But there was no hard evidence that Richard, or anyone else, had done away with the princes. Then in 1674, workmen demolishing a stone staircase in the Tower made a discovery: “About ten feet in the ground were found the bones of two striplings in a wooden chest … which were found proportionate to the ages of those two brothers.” Quite how to identify a stripling skeleton and why the murderers should have buried them so deep was never explained.
Charles II commissioned Sir Christopher Wren to provide a marble urn. The supposedly royal remains of “Edward V, King of England, and his brother Richard, Duke of York” were duly interred in the Abbey beside a plaque condemning “their uncle, Richard who usurped the crown, imprisoned them in the Tower of London, smothered them with pillows, and ordered them to be dishonourably and secretly buried.” Case closed.
In 1933 an analysis of the bones was led by Professor William Wright, of the London Hospital Medical School, the foremost anatomist of the day. The report, owing more to wishful thinking than scientific proof, found that the bones were likely to be those of the princes, although it was impossible to establish gender, date, age at death or whether the two skeletons were related to each other.
Over the centuries, many other human remains have been discovered at the Tower. One skeleton discovered in the grounds has been carbon-dated to the Iron Age. The Tower is built on a Roman site, and the Romans buried slaves beneath buildings to bring good luck. Some of Wright’s findings actually suggested that one or both of the bodies might be female.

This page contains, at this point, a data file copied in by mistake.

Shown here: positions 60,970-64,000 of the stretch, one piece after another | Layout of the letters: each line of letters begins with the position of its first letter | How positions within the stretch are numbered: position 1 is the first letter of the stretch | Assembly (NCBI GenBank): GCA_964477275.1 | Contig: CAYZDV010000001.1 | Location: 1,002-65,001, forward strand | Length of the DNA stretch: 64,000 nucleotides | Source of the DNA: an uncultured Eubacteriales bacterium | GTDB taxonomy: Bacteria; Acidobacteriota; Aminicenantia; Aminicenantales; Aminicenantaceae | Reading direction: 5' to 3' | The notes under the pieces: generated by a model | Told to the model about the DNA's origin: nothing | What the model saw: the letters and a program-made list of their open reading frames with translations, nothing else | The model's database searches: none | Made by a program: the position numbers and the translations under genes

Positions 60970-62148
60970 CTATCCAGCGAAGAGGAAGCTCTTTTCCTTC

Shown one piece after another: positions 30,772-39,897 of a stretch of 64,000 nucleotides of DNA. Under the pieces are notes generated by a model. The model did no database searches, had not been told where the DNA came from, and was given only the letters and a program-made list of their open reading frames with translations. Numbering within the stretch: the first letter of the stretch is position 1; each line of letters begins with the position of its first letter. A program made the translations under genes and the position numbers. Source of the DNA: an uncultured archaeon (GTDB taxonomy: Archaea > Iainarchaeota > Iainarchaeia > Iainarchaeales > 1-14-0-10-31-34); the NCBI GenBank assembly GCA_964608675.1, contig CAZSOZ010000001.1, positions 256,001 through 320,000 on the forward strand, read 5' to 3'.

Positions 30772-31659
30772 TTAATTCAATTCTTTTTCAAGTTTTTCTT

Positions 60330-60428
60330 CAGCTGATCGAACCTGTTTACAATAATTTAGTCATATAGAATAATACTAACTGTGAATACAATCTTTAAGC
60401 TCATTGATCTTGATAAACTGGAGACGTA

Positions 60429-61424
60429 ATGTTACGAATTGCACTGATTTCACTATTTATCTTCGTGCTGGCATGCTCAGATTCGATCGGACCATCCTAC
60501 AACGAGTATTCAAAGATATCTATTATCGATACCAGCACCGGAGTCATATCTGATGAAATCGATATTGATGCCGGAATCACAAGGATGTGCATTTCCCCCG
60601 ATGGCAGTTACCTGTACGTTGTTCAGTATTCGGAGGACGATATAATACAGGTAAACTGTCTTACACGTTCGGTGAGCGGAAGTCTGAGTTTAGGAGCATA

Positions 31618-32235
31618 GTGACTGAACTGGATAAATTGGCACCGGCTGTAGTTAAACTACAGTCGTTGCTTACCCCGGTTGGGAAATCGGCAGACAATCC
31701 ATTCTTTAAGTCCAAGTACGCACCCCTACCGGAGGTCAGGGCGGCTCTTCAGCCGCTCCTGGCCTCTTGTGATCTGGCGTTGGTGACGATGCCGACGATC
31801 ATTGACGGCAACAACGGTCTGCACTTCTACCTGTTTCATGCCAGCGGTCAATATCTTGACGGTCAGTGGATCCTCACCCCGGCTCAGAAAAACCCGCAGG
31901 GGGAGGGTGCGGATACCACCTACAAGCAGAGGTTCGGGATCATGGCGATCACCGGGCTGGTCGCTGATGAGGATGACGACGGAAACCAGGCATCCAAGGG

The huge strides in science mean that the mystery could now be solved. Nothing wipes away conspiracy theory faster than a DNA swab, and the exhumation of the great and good (and bad and dead) has forged a new branch of verifiable scientific history. Jesse James, the Unknown Soldiers of Vietnam, Tsar Nicholas II, the last Dauphin of France and Butch Cassidy and the Sundance Kid have all surrendered their secrets from the grave
Comparing DNA from the bones in the Abbey with that of Edward IV and his Queen, Elizabeth Woodville, the princes’ parents interred at Windsor, would swiftly establish if they were indeed of royal blood. If they have been wrongly identified, that would not prove Richard III’s innocence, but it would demolish the physical evidence that has been used to condemn him for more than 300 years.
Would Richard really have done away with the sons of a brother to whom he was demonstrably loyal, inviting scandal so early in his reign? Others, including Henry Tudor, had ample reason to want the princes out of the way. There is some evidence that Richard may have smuggled his nephews to safety on the Continent.
If the murders cannot be pinned on Richard with any certainty, then the last English monarch to die in battle has surely been maligned by gossip, political manipulation, Victorian sentimentality and literary licence. It served successive monarchs to blacken Richard’s name and assume his guilt; his latter-day successor now has the opportunity to set at least the scientific record straight.
Initial findings suggest that the body believed to be Richard III may indeed have suffered from curvature of the spine, which renders his death all the more heroic. At a time when we are celebrating the athletic achievements of people with disabilities, here was a monarch who charged into battle with severe scoliosis and perished “fighting manfully in the thickest press of his enemies”: Crookback Dick, the last of the medieval chevaliers, our greatest Paralympic monarch.
In Shakespeare’s version, the king dies calling for a horse, prepared to renounce his ill-won kingdom to save his own skin. Now science may ride to his rescue, locating his body and saving his reputation with the avenging weapon of DNA.

–The Richard III Foundation, Inc. is a non-profit educational organization that focuses on King Richard III and the Wars of the Roses